Posted: Jun 23, 2019
Dental Erosion is the loss of teeth enamel due to intrinsic or extrinsic irreversible conditions. This is the hard, protective covering that protects the sensitive dentin underneath. Under certain conditions, the enamel is eroded exposing the dentin which leads to pain and sensitivity to hot or cold.
Hollow tooth and chipped off tooth edges are some of the visible damages that are the result of dental erosion. The consumption of acidic food and drinks contribute to extrinsic dental erosion. What actually happens is that the acids in the food and drinks soften the enamel making it prone to getting damaged. Although, our saliva contains minerals and nutrients that neutralize the acidic influence balancing the natural toughness of the enamel. However, if the acid attack happens too often then the saliva happens to have less time to repair the damage and the enamel starts to wear away with time.
Our stomach contains acids that are strong enough to dissolve the food we eat. Sometimes these acids are forced to pass through the food pipe to our mouth as a result of gastric reflux. It is not a point of concern if happened occasionally, but in case it happens frequently then the acids that break down the food starts to break down our enamel. People suffering from GERD or Gastroesophageal Reflux Disease, Binge-Purge Syndrome are more prone to dental erosion.
Acid erosion often coexists with abrasion and attrition. Abrasion is most often caused by brushing teeth too hard. Any frothing or swishing acidic drinks around the mouth before swallowing increases the risk of widespread acid erosion. Sucking citrus fruits can also contribute to acid erosion. Another important behaviour that contributes to dental erosion is Bruxism or excessive teeth grinding which is an oral parafunctional habit. There are two main types of bruxism: nocturnal or sleep bruxism and awake bruxism.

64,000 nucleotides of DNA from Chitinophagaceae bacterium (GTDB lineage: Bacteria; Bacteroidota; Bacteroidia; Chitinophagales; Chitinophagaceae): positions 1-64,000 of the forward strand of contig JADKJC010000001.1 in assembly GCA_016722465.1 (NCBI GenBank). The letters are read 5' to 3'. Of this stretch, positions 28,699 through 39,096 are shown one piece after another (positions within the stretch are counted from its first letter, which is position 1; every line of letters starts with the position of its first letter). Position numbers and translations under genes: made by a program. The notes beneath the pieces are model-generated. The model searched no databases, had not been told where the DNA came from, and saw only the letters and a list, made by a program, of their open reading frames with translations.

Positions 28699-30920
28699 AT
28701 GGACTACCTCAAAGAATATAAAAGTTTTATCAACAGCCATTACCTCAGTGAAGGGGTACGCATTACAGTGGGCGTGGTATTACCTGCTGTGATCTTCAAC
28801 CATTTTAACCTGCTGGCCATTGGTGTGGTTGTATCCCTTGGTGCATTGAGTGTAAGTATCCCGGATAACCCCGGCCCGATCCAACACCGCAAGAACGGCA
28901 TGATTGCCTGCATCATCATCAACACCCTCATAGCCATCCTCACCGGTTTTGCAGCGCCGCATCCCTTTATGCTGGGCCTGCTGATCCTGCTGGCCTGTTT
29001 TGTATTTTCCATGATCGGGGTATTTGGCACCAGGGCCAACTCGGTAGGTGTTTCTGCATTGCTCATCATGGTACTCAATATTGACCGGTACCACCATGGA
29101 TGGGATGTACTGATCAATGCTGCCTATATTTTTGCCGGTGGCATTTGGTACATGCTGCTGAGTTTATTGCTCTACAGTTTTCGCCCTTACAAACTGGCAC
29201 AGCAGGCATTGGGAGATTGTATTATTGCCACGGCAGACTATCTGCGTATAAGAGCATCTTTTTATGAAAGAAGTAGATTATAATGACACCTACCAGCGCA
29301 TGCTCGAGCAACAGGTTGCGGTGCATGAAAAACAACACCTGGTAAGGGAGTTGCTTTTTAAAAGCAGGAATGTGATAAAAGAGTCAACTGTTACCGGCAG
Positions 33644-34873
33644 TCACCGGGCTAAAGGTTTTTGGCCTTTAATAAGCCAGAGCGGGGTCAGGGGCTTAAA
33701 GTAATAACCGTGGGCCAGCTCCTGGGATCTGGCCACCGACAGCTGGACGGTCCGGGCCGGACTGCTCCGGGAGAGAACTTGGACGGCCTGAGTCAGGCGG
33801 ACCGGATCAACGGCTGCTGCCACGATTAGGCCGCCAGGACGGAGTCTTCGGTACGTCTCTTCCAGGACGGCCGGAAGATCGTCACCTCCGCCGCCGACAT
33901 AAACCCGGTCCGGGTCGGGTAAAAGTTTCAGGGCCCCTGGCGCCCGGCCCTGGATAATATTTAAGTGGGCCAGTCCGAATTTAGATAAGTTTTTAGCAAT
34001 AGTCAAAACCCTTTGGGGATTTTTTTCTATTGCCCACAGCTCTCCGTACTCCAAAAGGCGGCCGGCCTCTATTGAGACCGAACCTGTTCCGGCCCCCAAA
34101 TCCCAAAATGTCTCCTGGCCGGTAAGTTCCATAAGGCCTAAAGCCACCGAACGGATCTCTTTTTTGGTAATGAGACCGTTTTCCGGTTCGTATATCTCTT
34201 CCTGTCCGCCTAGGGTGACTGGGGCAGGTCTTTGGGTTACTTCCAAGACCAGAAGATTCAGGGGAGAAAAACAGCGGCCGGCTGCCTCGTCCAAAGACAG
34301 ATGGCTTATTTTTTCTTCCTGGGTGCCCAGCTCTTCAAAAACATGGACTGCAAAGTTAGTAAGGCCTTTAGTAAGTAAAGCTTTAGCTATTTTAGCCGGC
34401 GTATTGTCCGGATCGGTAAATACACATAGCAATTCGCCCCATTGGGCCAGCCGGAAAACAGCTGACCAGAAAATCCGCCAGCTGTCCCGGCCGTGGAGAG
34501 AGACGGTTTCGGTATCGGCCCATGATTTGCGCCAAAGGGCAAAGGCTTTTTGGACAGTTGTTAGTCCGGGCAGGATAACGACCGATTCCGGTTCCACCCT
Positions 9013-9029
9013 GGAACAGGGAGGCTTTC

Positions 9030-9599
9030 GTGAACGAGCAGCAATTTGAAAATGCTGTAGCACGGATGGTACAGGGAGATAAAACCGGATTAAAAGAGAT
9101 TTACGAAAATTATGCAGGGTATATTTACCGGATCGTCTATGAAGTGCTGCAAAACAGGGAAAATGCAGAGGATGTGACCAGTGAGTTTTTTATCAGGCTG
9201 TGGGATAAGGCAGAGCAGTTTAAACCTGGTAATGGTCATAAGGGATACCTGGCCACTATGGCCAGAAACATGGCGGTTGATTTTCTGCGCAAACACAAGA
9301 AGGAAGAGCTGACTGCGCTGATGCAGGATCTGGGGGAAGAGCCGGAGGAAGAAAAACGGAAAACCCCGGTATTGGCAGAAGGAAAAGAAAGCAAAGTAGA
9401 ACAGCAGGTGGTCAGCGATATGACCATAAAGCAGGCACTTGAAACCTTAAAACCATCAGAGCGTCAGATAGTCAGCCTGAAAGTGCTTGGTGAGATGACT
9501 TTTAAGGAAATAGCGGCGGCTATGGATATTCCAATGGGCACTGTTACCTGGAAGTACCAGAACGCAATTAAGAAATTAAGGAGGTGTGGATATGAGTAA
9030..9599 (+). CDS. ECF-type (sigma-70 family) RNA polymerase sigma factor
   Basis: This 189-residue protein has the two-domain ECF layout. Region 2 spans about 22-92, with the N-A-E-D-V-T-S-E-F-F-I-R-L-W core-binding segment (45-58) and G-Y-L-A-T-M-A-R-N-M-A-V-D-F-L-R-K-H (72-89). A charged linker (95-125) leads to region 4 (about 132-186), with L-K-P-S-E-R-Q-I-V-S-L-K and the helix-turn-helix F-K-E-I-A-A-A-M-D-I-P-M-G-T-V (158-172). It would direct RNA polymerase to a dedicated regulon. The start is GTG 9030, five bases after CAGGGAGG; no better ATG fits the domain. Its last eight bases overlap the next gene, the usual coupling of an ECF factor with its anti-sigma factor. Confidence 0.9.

Anything that crosses the pH value of 5.5 is highly acidic and can damage your teeth. Constant consumption of fizzy drinks or fruit juices especially the citrus fruits like lemon and oranges can even harm your teeth. So limiting on such beverages can help by reducing the number of acid attacks on your teeth. Try using a straw so that the drink makes less contact with the teeth. Have milk or cheese after a meal to cancel out the acid or have just plain drinking water. Every time drink water after eating or drinking any sugary or fizzy foods and drinks. This will wash away the sugary substance on your teeth contributing to the growth of bacteria.
Chewing sugarless gum can also help because the physical act of chewing helps boost saliva production. Brushing with a fluoride toothpaste can help regain the lost minerals of the teeth. Flossing between the teeth will ensure that the leftover food particles are washed out leaving no room for the plaque to settle. The most important thing to remember is that if you are suffering from any disease, for example, diabetes then you must consult your dentist frequently.
Identifying the symptoms early could be the deciding factor before everything goes out of hands. In case of certain conditions educating and counselling is recommended. If the patient has symptoms then preventive and management strategies should be followed.